This university is defined by very unique qualities. The first is its international character. Both its faculty and students are very diverse. Right now, over 50% of our permanent staff and 76% of this year’s new intake are international.
Diversity is very important for both teachers and students because students not only learn from their teachers in class, but also from their peers. Classrooms bring people from different cultures and their different ways of thinking together, which forms an essential part of the university experience nowadays.
Another of IE University’s distinctive values, related with the theme of internationality and diversity, is entrepreneurship. We try to instill in our students the idea of bringing creativity to the workplace. Whether they work in public administration or in another field, they must try to provide support, to think outside the box, to not always worry about conforming to the rules all the time. Obviously rules must be applied, but there is always room for improvement.
A third, very important, element which shapes the IE University experience is the humanities. We want to offer students an education that’s not only limited to technical training, but is more personal, enabling them to develop as individuals. The humanities are essential to cultivate a holistic understanding of life.
Technology plays a fundamental role in the world we live in, which is why students at IE University have all the latest technology at hand. Another one of our values is sustainability, which is equally important to us. All of our future-forward degree programs have been designed in line with the values I have just mentioned, including sustainability.
These are fundamental elements and some universities use them as a basis for outlining their strategy and mission. However, to have such an impressive portfolio of values—I think that’s what makes this university unique.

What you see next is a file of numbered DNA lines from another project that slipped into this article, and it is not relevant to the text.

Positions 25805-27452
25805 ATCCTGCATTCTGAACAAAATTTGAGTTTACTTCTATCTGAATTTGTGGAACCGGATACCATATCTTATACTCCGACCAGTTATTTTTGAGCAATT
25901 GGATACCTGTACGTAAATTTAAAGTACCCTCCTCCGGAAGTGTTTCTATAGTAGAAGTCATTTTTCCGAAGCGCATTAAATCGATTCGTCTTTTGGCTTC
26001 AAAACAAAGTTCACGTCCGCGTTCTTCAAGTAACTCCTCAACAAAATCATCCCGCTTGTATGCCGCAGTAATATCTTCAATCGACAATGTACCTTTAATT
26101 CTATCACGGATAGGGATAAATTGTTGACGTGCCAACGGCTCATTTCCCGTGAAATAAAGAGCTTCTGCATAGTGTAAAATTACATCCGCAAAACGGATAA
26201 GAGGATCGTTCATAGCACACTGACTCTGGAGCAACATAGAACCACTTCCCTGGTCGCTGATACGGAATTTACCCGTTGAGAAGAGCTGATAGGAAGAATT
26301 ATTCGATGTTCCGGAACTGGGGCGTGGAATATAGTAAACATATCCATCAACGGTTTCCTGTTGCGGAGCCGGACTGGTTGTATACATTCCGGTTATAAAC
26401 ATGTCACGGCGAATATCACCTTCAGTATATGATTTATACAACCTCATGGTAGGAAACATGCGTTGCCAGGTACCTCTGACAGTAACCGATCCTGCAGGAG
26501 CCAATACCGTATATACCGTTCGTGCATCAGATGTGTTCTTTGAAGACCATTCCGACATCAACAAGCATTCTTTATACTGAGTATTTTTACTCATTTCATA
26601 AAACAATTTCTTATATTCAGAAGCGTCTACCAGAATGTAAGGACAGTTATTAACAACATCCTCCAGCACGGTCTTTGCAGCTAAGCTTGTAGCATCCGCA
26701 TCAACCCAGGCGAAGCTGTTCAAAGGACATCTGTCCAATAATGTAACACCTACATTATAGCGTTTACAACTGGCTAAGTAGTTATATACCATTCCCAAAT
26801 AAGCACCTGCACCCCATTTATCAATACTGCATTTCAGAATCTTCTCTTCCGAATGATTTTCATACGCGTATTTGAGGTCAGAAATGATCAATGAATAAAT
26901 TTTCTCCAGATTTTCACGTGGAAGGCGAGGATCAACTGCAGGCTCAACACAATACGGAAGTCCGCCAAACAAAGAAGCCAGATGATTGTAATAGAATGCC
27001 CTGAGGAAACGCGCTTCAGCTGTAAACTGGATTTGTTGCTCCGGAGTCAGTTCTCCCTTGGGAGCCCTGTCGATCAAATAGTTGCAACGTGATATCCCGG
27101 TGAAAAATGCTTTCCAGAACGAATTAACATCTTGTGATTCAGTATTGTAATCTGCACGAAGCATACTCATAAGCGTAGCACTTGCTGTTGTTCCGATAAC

How would you describe the state of universities today?
Honestly, I think Spanish universities are doing well. We have general data, rankings… and Spanish universities are well positioned. Between university rectors, there’s an issue that is often discussed: the tendency academics have to be hypercritical regarding what we’re doing. And I don’t think this is a good thing. Even though we don’t mean to, we convey an idea that doesn’t correspond to reality.
There are various research groups in Spain, which are focused on world-class knowledge generation. I think we are very good in terms of knowledge generation, and in terms of transmitting this knowledge we are also extraordinarily good.
To give an example, this is demonstrated by the extremely high percentage of students that come here and to other Spanish universities. While I’d prefer not to name names, they consist of both modern and traditional universities that are excellent in terms of internationalization.
Do you ever envision there being a crisis at IE University?
The fact we have so many international students effectively tempers a crisis at any given moment, but we cannot just sit idly by waiting for international students to arrive. As the Red Queen says in Lewis Carroll’s Through the Looking-Glass, “it takes all the running you can do to keep in the same place.”